The People of Paper. Salvador Plascencia. McSweeney's Books ISBN 1932416218
I have always wondered why Graciela Limón is so hard on her women characters. The mother who goes in search of her lost son, Bernabé, suffers incredible hardship, one thing after another, in a wonderful novel. Hard-driving, immensely successful but lovelorn, Ana Calderón, finally finds a passionate true love who fulfills her immensely, only to become a Chicana Jocasta, in another superb novel.
These women have done nothing wrong, no monstrous sin nor hubris, certainly nothing to deserve the anger of whatever gods there be. “Why is the author so hard on her characters?” I asked on the wonderful old CHICLE discussion board. Limón wrote back, “My characters tell me how to write them.”
Despite having other writers tell me the same thing--the characters control the story, not the writer—I’ve found that a perplexing perspective. Now comes Salvador Plascencia’s impressive experimental novel, The People of Paper, once and for all to lay the question to rest.
Plascencia peoples his book with characters revolting against a writer’s omnipotence. At first, this isn’t obvious. The book opens with an impressively imaginative story, a tour de force revolving around an origami-based genesis. A renegade group of monks fold paper into various shapes. Form of a cat, breathe life into it, paper becomes cat. A disciple folds heart, lungs, liver, places inside the folded body in the shape of a woman. Puff! She becomes a flesh-and-blood woman. Magical. The plot begins to unfold when the Pope, threatened by the competition, expels the monks, who go wandering in search of safe refuge to fold more people of paper and pass along the knowledge of their sacred book.
One monk falls off the line of march, and it is his creations who people the book. Migrating from Mexico to El Monte, California, the characters find community among the flower picking cholos of EMF. Their relatively idyllic existence begins to crumple when an agitator convinces EMF to take up arms against an all-seeing being whom they call Saturn.
Saturn reads El Monte’s every thought, eavesdrops every conversation, looks down on every private act. Saturn has a name: Salvador Plascencia. The patient reader learns this just as the book turns back on itself. In fact, Plascencia re-starts the tome after chapter fourteen, posting anew the dedication pages and title page.
Obviously, “experimental” is a fit term to describe the work, not “novel”. To read it from start to finish demands patience—to get to some funny stuff here and there—and tolerance. The latter because the writer abandons any effort to create a literary work in pursuit of self-indulgent vengeance against a former lover. At one point, an obviously overwrought writer turns the story from a character's infidelity to his ex, bitterly posting one word repeatedly, "cunt". It is an unpleasant twist in the book's numerous clever tricks.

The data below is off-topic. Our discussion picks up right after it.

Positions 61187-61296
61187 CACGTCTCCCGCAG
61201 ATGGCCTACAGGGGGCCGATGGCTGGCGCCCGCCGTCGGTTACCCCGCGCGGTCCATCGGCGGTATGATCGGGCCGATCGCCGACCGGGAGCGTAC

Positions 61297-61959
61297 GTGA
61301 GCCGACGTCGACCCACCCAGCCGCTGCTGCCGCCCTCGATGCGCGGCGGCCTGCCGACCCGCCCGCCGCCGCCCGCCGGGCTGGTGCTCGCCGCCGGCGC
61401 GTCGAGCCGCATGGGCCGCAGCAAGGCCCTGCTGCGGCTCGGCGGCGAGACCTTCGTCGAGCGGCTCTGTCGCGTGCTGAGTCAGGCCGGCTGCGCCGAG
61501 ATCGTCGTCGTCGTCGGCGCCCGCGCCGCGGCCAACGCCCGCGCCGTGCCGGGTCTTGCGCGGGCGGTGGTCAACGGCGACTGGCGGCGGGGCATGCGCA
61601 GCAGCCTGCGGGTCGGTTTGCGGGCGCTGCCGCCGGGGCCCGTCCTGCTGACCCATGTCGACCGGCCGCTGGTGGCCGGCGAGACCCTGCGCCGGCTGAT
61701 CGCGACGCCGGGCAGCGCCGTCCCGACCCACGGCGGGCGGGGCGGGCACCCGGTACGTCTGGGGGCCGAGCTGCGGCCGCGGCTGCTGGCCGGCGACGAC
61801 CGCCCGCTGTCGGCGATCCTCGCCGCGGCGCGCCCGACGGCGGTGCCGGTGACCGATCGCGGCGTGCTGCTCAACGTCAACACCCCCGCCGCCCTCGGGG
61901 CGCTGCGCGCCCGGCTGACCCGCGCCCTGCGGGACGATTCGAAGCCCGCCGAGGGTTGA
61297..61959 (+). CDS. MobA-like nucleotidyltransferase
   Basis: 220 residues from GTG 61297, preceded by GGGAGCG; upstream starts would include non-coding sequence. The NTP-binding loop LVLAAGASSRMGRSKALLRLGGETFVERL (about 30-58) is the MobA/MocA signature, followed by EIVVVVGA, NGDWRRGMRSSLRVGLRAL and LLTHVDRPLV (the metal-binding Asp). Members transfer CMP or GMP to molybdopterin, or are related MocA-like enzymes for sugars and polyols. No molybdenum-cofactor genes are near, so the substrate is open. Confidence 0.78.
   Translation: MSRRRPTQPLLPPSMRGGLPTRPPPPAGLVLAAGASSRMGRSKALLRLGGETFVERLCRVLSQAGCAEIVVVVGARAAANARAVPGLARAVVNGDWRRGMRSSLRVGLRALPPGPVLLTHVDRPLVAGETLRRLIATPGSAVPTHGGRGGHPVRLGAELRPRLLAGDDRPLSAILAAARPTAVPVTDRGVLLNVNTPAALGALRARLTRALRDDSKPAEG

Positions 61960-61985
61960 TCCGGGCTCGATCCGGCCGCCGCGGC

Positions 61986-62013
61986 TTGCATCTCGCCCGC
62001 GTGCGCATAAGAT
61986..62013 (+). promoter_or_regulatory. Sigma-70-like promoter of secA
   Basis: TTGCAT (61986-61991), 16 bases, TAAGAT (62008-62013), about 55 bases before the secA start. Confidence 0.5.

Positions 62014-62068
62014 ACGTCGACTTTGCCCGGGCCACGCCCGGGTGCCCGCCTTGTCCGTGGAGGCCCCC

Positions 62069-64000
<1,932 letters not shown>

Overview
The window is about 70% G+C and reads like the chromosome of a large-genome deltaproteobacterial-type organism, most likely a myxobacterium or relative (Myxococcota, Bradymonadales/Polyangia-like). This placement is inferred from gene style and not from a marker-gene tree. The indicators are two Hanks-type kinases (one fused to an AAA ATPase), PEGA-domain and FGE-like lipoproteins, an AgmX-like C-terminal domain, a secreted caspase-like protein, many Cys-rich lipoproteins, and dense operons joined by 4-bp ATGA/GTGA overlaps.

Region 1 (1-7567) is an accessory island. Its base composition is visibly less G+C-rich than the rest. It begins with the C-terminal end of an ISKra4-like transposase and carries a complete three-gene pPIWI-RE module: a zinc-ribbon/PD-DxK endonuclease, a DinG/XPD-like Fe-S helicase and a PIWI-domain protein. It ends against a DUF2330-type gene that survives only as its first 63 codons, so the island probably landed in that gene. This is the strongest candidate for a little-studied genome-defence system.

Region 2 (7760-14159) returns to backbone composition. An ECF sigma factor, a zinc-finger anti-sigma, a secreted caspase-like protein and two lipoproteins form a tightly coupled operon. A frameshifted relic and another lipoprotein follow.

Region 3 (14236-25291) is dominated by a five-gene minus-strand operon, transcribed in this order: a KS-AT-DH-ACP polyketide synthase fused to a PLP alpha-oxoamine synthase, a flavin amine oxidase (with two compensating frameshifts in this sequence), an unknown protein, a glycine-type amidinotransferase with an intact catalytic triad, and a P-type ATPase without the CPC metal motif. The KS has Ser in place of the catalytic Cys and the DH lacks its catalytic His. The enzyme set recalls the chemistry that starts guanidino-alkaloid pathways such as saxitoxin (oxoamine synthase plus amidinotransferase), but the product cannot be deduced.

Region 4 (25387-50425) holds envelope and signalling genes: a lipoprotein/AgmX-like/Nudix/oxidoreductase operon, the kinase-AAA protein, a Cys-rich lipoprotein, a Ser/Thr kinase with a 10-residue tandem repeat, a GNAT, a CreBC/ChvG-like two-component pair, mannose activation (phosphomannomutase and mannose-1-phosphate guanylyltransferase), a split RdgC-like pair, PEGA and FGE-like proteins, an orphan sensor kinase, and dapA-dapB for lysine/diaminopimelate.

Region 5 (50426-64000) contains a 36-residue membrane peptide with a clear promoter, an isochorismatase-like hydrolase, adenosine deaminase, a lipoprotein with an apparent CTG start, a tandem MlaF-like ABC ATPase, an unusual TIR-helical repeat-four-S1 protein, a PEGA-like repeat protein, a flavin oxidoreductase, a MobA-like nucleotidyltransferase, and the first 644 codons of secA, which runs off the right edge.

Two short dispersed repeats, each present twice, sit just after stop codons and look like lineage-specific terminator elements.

Plascencia was the subject of a lively discussion at La Bloga in response to a Los Angeles Times interview quoting the writer’s pleasure at being published outside what he views as a chicano literary barrio.
His point is well taken. Despite the book’s peopling with Mexican and Chicana Chicano gente, its Mexico and El Monte settings, and its use of conventional Chicano literary property, The People of Paper is not Chicano Literature. Self-indulgent name-calling to settle old romantic scores makes it roman a clef with an audience of one. Literatura Chicana, Chicano, tends to thematic content intent on community-building stuff, formation of an ethos, an exhibition of intercultural writing skills bridging the divide between the Mexican and the Unitedstatesian. Give Plascencia one out of three.
Self-indulgence isn’t foreign to Chicana Chicano work—take Rain of Gold, for example—but a work of such authorial selfishness as The People of Paper might better have been put aside until the author’s writer’s block had dissipated enough, or his broken heart mended, to complete the novel promised by the stunning opening pages.
Speaking of self indulgence, did you hear about the vaquero who walked into the bar dressed in cellophane? He had cellophane boots, cellophane trousers, cellophane chaps, cellophane camisa? He was arrested for rustling. ¡pa-pum!
Note. Did you check out the NY Times' Children's books special in the 11/13 NYTimes book review? Gives more credence to the stereotype of an east coast bias in literary criticism. La Bloga's Gina MarySol Ruiz' column highlights one outstanding title after another, but from the grey lady, not a peep about Chicana Chicano kidlit. OK, Gary Soto gets a nod in the best illustration category. I suppose this goes with the graphic novels Time magazine recently recognized. I will get that Norton Anthology, and the dozens collection looks like a winner, too.
Hasta, raza, and fellow readers. Read on!